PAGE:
I’ve been intending to do a post (or a few!) on distance learning for a while now, and since Beloved Husband has recently signed up with the Open University, my alma mater, to do a Law degree, this seems like the perfect opportunity to share my accrued wisdom not just with him but the ENTIRE WORLD.
I went from my OU Bachelor degree to a distance learning MA, which I’ve nearly finished, so I feel like a bit of a veteran in some ways. I had some health issues (including chronic pain), small children, and I was self-employed – none of which I’m saying here to show off or anything, but instead to show that doing a degree via distance learning is possible even if there are challenges in your everyday life. And I am certain I’ve made most of the common mistakes!
Some of these points are probably useful for any undergraduate, but I’ve tried to concentrate particularly on advice for DL students.
- Get into the habit of making use of small blocks of time. If you think you need 2 hours at a time to make progress you will struggle, especially if you have small children!
- Don’t expect to know everything at the start!
- Don’t get hung up on referencing. You need to get it right and take over it, but you will always be able to check the format. You don’t have to know the exact format off by heart, especially at the start. I am right at the end of my MA and I still need to check each reference!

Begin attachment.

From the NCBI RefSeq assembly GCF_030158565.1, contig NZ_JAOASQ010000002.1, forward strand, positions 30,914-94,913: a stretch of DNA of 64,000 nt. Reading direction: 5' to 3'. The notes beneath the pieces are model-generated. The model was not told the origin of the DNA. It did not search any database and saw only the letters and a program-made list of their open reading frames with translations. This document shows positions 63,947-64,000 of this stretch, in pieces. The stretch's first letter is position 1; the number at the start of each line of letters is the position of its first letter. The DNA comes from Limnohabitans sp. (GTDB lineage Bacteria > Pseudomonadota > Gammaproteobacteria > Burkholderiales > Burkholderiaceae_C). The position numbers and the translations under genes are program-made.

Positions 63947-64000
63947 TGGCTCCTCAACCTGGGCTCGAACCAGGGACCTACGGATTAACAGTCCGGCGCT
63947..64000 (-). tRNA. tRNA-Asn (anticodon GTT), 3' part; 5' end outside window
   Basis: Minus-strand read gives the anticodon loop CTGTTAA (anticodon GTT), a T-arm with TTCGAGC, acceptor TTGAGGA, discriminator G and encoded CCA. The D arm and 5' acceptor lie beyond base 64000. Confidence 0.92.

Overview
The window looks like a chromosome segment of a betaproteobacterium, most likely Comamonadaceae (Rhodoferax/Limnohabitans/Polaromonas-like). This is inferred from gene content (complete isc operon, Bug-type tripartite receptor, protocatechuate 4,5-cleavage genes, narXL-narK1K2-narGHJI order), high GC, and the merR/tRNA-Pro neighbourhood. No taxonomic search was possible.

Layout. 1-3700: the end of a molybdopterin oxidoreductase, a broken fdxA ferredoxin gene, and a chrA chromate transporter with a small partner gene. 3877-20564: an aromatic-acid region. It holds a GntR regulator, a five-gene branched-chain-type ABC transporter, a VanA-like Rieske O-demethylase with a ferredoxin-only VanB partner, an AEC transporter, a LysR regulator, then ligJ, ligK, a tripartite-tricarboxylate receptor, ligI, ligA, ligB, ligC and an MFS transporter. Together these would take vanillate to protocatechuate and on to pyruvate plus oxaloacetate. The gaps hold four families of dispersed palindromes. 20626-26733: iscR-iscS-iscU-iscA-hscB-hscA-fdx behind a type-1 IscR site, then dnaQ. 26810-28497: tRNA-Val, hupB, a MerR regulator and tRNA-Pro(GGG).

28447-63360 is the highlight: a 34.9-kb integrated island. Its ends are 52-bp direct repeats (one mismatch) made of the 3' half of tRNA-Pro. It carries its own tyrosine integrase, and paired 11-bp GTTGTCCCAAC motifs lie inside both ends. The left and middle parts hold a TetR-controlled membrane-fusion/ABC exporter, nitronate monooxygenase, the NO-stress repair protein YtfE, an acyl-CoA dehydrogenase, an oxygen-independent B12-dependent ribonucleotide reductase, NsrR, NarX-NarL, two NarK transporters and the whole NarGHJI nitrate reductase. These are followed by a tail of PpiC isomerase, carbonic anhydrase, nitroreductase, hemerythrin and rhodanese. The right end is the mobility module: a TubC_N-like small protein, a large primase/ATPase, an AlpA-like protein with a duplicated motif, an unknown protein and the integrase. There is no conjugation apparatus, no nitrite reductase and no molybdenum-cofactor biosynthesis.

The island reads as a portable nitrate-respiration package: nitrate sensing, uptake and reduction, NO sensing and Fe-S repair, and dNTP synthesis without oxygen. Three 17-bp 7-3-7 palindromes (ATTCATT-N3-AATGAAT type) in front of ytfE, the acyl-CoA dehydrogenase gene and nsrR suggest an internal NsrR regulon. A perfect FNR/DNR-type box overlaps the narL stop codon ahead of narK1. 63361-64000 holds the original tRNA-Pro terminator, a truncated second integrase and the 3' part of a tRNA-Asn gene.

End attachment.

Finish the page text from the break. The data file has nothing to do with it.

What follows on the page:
- On the other hand, do get in the habit of keeping track of references! Make a note every time you use a reference, as close to finished format as possible.
- Still on referencing, find your department’s preferred format (they should have a handy document somewhere listing various examples, from book chapters to blog posts) and BOOKMARK IT. Seriously, it will become your best friend and probably the single most-used tool of your degree. You can find the right example, copy and paste it into your reference list/bibliography, and replace the sample info with the relevant citation (but DO remember to do this stage, otherwise you’ll just have plagiarised the anti-plagisrism measures which is nothing if not ironic).
- Most guides, including your university’s, probably, will advise setting up your own space where you can work peacefully and come to associate with productive study. In my experience that’s wonderful, but pretty unrealistic. If you can hijack a corner of your house and turn it into a study space, go for it; the thing I’ve almost perfected is a study kit. A bag holding current books, notebook(s), pencil case (including spare highlighters, pencils, pencil sharpener, rubber and biros), sticky tabs, and module materials. This moves around with me, and I have found that sitting down and pulling out my study materials usually has the same trigger for study time that the Pinterest-worthy study nook is supposed to – this is now my study time, engage brain. It has the distinct advantage of being portable so if at the last minute I’m the parent on swimming lesson duty I can take it with me easily and efficiently.